Deborah's list of birds from Sunday, 26 January 2020


Domestic Goose by Deborah Allen, Central Park (Manhattan), 24 January 2020

Domestic Goose by Deborah Allen, Central Park (Manhattan), 24 January 2020


HISTORICAL NOTEs

Occurrence of the Barnacle Goose (Bernicula leucopsis) on Long Island, N.Y. [1876]

By Geo. K. Lawrence

I was recently informed, by Mr. Harold Herrick, that a specimen of this species could be seen at the store of Mr. Conway, taxidermist, in Carmine Street [lower Manhattan], said to have been killed on Long Island. I called there and was shown a nicely mounted example of this Goose in perfect plumage. Mr. Conway said that it was brought to him in the flesh, in good condition, and was eaten by his family; he spoke very favorably of its edible qualities. I learned from him that its possessor was Mr. J. K. Kendall of this city. I had an interview with this gentleman, and requested that he would ascertain all the facts possible as to its capture, and send me the information, I received from him the following letter giving the result of his inquiries:

New York, November 29, 1876.


Dear Sir,

About October 20 I saw a specimen of the Barnacle Goose hanging in a restaurant in this city, — bought it and had it stuffed. I questioned the proprietor, and learned from him the place where he bought it, — from a produce-dealer near Washington Market. Afterwards I interviewed the marketman, and he recollected the bird well, although he had no idea what it was. He told me he bought it from a Long Island farmer, who brought it to the city in his wagon, and who said that it was killed by a boy in Jamaica Bay. Unfortunately he did not know the farmer, — never saw him before nor since, so I was unable to trace the bird any farther, but I am fully satisfied the story was true.


Yours truly,

J. K. Kendall.


WILD GEESE. Brooklyn, 27 November [1887].


The largest flock of wild geese that ever came under my observation crossed my house on Sunday a few minutes to 12. I keep a flock of homing pigeons on my roof, and while watching them I saw the geese cross. I went down for my field-glass and counted 103, nine of them in a triangle in front, the rest in single file. Three of my friends made the same count, so it must be correct. The flock was nearly three blocks in length. F. A. S.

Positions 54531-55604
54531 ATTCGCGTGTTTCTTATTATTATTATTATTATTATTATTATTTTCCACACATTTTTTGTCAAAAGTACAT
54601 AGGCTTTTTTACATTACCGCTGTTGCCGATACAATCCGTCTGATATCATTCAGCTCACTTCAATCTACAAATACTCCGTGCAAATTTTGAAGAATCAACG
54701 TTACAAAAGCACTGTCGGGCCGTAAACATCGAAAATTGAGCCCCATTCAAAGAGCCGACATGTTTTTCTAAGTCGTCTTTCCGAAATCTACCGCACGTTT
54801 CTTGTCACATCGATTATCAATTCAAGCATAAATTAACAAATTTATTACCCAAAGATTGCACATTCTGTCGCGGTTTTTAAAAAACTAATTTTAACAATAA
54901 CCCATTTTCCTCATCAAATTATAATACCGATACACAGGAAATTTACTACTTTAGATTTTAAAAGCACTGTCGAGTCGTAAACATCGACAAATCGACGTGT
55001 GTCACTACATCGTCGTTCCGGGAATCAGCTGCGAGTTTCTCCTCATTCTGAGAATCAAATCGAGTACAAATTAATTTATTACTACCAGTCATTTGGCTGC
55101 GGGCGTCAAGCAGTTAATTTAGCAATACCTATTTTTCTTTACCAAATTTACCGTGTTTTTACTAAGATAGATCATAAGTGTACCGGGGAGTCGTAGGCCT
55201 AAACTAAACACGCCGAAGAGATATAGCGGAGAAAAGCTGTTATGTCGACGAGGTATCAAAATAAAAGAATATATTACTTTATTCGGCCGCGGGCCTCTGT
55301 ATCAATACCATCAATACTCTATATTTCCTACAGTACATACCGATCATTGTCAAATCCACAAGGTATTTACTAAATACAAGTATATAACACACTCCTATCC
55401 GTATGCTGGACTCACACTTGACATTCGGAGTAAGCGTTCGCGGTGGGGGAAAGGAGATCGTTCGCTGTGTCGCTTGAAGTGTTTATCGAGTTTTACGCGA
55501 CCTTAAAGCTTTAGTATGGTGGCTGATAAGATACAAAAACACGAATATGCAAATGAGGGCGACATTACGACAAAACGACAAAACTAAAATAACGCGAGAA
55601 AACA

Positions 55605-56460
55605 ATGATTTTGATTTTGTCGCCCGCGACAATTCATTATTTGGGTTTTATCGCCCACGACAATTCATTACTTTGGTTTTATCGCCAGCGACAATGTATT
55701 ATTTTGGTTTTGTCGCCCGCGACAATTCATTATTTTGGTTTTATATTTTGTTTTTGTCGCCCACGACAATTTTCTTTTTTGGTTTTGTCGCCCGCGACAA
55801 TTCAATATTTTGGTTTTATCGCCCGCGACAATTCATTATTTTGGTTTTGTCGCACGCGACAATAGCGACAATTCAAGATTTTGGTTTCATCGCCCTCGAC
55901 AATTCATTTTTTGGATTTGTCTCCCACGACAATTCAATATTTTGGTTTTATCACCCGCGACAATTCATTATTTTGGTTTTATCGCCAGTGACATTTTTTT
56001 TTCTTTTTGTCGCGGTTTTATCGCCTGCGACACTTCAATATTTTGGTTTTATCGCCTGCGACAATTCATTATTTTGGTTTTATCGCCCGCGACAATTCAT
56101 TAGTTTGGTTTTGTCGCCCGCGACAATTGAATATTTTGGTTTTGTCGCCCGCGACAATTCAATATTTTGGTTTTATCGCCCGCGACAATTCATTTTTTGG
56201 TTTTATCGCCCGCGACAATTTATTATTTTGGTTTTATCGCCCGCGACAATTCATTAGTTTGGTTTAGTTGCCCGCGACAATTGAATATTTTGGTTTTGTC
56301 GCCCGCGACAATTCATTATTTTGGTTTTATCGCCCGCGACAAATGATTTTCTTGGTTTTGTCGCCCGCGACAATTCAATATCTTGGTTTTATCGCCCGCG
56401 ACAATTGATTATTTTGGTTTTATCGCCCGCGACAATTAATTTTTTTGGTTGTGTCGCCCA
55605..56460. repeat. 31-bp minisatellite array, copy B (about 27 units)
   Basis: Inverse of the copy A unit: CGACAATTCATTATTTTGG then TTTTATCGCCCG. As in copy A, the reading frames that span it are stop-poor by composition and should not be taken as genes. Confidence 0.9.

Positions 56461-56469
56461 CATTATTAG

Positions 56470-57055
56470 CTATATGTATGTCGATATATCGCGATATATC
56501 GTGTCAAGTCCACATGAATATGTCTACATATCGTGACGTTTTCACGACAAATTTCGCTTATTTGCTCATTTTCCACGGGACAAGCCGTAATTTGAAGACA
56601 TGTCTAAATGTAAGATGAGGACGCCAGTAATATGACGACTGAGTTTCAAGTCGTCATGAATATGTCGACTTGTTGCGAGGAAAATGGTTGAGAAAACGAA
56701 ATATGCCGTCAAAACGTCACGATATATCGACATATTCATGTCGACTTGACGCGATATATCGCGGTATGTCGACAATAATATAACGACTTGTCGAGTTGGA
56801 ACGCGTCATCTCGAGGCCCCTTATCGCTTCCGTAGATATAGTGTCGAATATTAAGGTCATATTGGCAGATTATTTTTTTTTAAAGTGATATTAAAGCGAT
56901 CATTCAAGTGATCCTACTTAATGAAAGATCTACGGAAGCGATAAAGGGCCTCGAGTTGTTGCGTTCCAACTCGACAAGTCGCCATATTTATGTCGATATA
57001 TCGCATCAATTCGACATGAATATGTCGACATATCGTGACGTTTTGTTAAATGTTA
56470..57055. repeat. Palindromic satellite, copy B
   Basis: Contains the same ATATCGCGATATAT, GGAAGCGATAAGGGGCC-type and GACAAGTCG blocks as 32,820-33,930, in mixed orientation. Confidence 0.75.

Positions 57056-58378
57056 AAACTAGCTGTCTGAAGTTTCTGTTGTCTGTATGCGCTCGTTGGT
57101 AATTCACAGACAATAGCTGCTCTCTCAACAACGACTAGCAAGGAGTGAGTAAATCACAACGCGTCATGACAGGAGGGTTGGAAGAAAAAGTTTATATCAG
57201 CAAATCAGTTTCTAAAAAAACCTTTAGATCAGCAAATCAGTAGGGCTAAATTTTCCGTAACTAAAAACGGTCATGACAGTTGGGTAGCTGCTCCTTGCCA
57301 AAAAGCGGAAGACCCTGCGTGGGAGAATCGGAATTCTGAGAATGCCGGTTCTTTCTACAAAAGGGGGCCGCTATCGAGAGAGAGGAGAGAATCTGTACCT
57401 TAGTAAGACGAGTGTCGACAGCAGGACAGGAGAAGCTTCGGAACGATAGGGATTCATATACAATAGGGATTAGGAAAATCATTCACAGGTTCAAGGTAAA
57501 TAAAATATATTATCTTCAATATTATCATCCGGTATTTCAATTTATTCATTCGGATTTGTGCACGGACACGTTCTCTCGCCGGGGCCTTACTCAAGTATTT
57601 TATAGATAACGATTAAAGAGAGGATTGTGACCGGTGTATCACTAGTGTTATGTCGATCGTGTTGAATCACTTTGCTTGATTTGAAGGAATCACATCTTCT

Partial Albinism in Canada Geese. — New York.


On the 25th of March [1881], while shooting Canada geese (Anser canadensis) at Capt. Lane's, Good Ground, Long Island, a bunch of seven lit on our live stoolers, but out of gun-shot. While we were waiting for our tender to swim them nearer we had an opportunity to watch their movements as they washed and plumed themselves. The captain called attention to the way the gander was marked; his head had large spots of white on it instead of being all black. When we shot he was not among those killed, so we had no chance to examine him further. However, among those shot were two that were also partial albinos. In one, the under part of each wing had about thirty pure white feathers in it, and in the other the white throat patch extended to the base of the mandible, which was also white to its tip. The eyes and other markings of these birds were normal.

William Dutcher M.D.